Abstract . . . . . . . . . . . . . . . . . . . . . . . . . . . . . . . . . . . . . . . . . . . . . . . . . . . . . . .
iii
Acknowledgments . . . . . . . . . . . . . . . . . . . . . . . . . . . . . . . . . . . . . . . . . . . . . . .
v
List of Tables . . . . . . . . . . . . . . . . . . . . . . . . . . . . . . . . . . . . . . . . . . . . . . . . . . .
xi
List of Figures . . . . . . . . . . . . . . . . . . . . . . . . . . . . . . . . . . . . . . . . . . . . . . . . . . xii
Acronyms . . . . . . . . . . . . . . . . . . . . . . . . . . . . . . . . . . . . . . . . . . . . . . . . . . . . . . xvii
1 Introduction . . . . . . . . . . . . . . . . . . . . . . . . . . . . . . . . . . . . . . . . . . . . . . . . .
1.1 Dissertation Roadmap . . . . . . . . . . . . . . . . . . . . . . . . . . . . . .
1.1.1 Sensing and Control in the information-rich World . . . . . . . . . .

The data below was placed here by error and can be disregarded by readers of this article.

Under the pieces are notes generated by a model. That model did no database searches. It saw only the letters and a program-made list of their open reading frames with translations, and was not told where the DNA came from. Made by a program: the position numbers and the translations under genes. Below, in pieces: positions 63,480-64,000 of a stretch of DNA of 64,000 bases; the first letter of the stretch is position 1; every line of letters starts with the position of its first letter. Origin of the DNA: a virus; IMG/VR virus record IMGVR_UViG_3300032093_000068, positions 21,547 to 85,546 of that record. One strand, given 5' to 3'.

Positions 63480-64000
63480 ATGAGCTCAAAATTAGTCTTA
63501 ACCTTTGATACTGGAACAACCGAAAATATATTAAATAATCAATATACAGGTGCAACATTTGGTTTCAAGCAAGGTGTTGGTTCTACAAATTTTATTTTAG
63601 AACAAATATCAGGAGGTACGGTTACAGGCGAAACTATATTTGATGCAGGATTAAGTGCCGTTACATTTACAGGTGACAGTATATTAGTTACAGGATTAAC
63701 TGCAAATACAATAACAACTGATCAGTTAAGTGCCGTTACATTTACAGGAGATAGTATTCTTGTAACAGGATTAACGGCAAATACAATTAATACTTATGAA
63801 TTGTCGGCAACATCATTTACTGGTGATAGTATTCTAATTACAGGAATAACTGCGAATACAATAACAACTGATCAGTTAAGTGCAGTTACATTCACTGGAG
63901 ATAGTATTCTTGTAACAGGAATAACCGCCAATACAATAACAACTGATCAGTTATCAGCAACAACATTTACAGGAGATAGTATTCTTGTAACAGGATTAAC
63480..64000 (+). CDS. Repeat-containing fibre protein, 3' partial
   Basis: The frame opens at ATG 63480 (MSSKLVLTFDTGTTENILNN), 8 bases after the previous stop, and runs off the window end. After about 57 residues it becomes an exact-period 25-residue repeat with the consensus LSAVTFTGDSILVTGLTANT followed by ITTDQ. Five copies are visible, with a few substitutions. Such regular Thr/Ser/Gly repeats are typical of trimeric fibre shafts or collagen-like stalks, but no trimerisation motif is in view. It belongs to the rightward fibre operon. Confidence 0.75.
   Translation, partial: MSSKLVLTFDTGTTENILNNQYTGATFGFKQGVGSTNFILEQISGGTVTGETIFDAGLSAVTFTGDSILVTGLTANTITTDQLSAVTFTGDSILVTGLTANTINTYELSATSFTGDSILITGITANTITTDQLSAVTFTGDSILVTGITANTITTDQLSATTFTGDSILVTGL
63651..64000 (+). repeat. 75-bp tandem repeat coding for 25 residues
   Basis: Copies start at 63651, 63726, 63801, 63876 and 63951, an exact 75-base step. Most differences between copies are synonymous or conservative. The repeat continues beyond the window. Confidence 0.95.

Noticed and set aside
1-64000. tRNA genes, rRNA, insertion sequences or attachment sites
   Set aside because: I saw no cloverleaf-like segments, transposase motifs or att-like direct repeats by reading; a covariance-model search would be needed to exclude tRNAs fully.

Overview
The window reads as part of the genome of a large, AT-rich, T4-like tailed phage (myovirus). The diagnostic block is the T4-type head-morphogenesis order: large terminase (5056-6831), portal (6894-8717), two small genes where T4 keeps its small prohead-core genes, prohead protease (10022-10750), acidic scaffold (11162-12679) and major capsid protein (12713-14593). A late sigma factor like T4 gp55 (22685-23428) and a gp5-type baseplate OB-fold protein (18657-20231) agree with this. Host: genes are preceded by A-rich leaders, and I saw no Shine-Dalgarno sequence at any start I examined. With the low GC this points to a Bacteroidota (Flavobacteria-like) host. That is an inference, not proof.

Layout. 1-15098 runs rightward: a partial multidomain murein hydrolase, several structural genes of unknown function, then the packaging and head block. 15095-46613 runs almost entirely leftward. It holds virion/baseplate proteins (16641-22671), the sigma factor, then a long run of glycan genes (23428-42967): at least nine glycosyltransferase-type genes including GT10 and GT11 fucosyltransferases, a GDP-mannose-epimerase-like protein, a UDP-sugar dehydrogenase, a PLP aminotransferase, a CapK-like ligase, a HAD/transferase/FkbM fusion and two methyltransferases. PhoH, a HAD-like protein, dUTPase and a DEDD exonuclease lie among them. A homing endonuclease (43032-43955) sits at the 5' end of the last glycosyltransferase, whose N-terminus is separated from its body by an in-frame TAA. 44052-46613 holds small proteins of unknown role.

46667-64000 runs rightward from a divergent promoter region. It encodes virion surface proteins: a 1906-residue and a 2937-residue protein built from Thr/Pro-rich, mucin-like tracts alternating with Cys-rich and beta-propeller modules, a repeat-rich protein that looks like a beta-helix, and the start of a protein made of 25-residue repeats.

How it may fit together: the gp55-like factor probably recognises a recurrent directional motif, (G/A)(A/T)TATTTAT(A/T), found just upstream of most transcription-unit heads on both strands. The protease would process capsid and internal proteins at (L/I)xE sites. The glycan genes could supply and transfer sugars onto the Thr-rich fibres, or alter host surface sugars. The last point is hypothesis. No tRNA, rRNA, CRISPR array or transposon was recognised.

1.1.2 Typical Civilian Application Scenarios . . . . . . . . . . . . . . . . .
1.1.3 Challenges in Sensing and Control Using Unmanned Vehicles . . . .
1.2 Research Motivations . . . . . . . . . . . . . . . . . . . . . . . . . . . . . . .
1.2.1 Small Unmanned Aircraft System (UAS) Design for Remote Sensing
1.2.2 State Estimation for Small UAVs . . . . . . . . . . . . . . . . . . . .
1.2.3 Advanced Flight Control for Small UAVs . . . . . . . . . . . . . . .
1.2.4 Cooperative Remote Sensing Using Multiple UAVs . . . . . . . . . .
1.2.5 Diffusion Control Using Mobile Actuator and Sensor Networks . . .
1.3 Dissertation Contributions . . . . . . . . . . . . . . . . . . . . . . . . . . . .
1.4 Dissertation Organization . . . . . . . . . . . . . . . . . . . . . . . . . . . .
2 AggieAir UAS Platform . . . . . . . . . . . . . . . . . . . . . . . . .
2.1 Introduction . . . . . . . . . . . . . . . . . . . . . . . . .
2.2 Small UAS Overview . . . . . . . . . . . . . . . . . . . .
2.2.1 Autopilot Hardware . . . . . . . . . . . . . . . .
2.2.2 Autopilot Software . . . . . . . . . . . . . . . . .
2.2.3 Typical Autopilots for Small UAVs . . . . . . . .
2.3 AggieAir UAS Platform . . . . . . . . . . . . . . . . . .
2.3.1 Remote Sensing Requirements . . . . . . . . . .
2.3.2 AggieAir System Structure . . . . . . . . . . . .
2.3.3 Flying-Wing Airframe . . . . . . . . . . . . . . .
2.3.4 OSAM-Paparazzi Autopilot . . . . . . . . . . . .
2.3.5 OSAM Image Payload Subsystem . . . . . . . . .